Thursday, 25 November, 2021 in Culture, Live Reviews, Music

Into Music Live Review: Hamish Hawk

Concert: Hamish Hawk 
Venue: Glasgow McChuills
Date:  21 November 2021

It isn’t often a bona fide star in the making plays a small venue which also doubles up as one of Glasgow’s coolest venues. But that’s exactly what happened the other night when I was fortunate enough to see Hamish Hawk play an extravagant and confident show at a sold out McChuills in the East End of Glasgow. Just a short walk away is the famous Barrowland and I don’t think it’ll be long before Hawk is playing in the bigger room on this form. 

With new album Heavy Elevator not long out, not surprisingly the set featured a number of tracks off it, including recent single Calls To Tiree which showcased, equally, the deft guitar licks of Andrew Pearson and the keyboard/organ skills of John Cashman while Hawk played front and centre stage. Ever the enigmatic performer. 

Interestingly, there are also a number of new tracks showcased which bodes well, Angel Numbers and Desperately sound the part and mix well with the likes of Daggers and Your Ceremony. The latter providing an airy backdrop of swish harmonies and pastel melodies.  

Possibly the highlight of the night was when Hawk was alone on stage to play Catherine Opens A Window. The lyrics, allowed to breathe, with just a strummed guitar to accompany the singer. The words so powerful, it was akin to reading/listening to a novel in four and a half minutes. Both equally beguiling and harrowing.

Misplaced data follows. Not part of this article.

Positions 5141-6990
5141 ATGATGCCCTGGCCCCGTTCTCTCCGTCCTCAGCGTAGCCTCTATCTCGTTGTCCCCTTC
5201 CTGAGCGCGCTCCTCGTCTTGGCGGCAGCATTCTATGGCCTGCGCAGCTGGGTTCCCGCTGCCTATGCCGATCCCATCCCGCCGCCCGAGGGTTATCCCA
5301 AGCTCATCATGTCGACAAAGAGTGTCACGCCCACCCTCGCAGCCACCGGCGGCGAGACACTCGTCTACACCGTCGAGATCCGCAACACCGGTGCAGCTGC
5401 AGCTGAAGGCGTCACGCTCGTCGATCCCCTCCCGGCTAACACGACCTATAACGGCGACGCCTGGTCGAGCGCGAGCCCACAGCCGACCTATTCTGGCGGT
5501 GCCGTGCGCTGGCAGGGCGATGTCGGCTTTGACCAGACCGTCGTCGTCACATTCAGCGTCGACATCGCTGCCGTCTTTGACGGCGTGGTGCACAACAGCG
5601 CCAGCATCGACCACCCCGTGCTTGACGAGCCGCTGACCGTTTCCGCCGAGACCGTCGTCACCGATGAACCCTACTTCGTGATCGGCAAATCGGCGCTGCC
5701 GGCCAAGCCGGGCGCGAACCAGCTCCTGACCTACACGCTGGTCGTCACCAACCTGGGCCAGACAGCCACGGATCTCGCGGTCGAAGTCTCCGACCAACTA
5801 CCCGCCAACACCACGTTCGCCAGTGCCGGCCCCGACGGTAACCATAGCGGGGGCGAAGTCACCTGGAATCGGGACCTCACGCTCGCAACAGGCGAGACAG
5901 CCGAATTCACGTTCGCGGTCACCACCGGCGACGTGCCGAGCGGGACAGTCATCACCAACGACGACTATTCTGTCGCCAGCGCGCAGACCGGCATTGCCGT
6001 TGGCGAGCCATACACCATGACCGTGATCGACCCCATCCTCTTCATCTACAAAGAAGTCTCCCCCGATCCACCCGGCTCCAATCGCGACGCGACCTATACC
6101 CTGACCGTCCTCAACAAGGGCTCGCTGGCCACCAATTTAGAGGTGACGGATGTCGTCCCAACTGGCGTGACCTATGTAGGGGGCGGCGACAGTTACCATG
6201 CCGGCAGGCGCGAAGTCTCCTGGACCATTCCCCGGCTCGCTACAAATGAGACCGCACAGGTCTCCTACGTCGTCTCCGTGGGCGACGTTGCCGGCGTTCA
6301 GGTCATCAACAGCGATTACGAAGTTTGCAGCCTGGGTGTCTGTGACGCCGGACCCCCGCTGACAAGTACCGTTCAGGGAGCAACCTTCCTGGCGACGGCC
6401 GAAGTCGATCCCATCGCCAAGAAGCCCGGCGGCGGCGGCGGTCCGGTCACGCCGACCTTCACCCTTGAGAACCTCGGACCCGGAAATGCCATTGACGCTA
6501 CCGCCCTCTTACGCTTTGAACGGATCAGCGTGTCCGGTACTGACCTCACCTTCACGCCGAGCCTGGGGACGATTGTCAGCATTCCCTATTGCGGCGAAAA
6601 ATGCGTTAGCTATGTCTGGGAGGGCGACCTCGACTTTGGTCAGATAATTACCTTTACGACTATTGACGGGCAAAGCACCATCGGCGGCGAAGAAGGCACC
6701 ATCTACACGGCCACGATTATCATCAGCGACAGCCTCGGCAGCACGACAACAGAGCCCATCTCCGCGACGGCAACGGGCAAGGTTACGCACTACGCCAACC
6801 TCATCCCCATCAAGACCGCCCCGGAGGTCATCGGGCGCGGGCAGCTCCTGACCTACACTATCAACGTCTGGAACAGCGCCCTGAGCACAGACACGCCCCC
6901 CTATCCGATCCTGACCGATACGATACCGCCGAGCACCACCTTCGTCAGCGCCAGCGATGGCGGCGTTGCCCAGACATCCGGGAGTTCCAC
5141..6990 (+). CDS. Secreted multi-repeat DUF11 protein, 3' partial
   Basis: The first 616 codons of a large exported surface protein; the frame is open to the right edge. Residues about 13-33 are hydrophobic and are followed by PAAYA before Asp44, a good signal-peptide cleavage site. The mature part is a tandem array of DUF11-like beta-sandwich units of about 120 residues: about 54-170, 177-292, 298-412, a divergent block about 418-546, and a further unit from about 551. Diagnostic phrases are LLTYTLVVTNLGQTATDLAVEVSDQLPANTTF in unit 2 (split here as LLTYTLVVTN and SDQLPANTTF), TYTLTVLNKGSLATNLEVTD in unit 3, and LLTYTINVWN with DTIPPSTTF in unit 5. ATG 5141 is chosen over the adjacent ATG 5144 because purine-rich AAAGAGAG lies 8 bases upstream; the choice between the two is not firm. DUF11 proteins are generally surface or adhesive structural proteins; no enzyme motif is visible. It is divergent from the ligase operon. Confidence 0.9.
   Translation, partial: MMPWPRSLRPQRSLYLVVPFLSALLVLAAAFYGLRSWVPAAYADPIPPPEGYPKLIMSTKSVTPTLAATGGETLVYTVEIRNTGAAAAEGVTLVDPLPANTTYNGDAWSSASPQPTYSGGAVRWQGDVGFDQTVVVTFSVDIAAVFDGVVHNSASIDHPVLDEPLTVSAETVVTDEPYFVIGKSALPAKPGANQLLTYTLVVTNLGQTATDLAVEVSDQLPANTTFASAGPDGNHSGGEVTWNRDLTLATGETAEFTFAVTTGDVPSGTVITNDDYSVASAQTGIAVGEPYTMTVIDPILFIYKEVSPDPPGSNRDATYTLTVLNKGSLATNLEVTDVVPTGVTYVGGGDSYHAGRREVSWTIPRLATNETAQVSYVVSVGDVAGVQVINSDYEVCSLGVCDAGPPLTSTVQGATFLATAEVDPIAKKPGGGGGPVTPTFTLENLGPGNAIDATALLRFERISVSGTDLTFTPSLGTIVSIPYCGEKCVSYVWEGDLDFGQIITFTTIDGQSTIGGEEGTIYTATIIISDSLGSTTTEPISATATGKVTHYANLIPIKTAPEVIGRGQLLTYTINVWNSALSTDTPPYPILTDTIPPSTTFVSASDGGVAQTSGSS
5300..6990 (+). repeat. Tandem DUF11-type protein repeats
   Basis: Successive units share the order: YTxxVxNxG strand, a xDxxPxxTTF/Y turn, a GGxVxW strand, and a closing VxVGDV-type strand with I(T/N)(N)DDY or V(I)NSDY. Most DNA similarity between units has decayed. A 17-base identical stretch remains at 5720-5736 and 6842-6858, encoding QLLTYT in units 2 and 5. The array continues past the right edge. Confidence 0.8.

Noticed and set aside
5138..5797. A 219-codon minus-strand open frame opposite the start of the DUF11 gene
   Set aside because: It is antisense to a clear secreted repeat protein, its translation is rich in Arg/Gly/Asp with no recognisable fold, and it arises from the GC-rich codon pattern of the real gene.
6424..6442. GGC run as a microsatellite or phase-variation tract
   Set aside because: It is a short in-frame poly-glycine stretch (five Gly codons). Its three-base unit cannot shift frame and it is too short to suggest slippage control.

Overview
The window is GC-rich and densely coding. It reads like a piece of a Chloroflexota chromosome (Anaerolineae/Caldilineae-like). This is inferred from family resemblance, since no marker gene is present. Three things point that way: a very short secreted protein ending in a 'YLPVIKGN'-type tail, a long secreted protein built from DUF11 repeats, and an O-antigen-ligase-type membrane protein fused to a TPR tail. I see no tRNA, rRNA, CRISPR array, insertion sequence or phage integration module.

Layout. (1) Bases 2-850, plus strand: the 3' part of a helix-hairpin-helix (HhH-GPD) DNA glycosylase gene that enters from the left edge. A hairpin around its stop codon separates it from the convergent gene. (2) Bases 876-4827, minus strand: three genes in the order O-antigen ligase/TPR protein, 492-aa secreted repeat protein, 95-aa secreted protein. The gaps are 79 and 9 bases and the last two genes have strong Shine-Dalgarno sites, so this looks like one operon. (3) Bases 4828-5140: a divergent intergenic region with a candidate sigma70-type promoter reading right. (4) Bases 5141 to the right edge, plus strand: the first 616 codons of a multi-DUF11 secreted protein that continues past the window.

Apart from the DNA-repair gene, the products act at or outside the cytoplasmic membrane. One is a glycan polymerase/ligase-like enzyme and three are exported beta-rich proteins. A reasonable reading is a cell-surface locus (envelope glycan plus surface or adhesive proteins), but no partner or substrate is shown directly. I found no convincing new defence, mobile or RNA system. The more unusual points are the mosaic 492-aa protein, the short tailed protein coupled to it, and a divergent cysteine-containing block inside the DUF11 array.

With BBC 6 Music and others playing Hawk regularly now, some of the songs come across like old favourites despite the fact the album only came out in September. The Mauritian Badminton Doubles Champion, 1973 being a case in point, the lyrics quoting Christopher Wren singing Common People is genius. Bakerloo, Unbecoming is bold, the track really allowing the band to showcase a more expansive sound before an unexpected cover of The Jesus  And Mary Chain’s Happy When It Rains goes down a storm before the set-closing, Caterpillar, rides a bass heavy groove, shredding guitar, pulsing drums and keyboards. All holding it together as Hawk wrings everything out on taught vocals. 

Keep up to date with all things Hamish Hawk at his website here

John Welsh


Twitter: @HHawkOfficial

Facebook: hamishhawk

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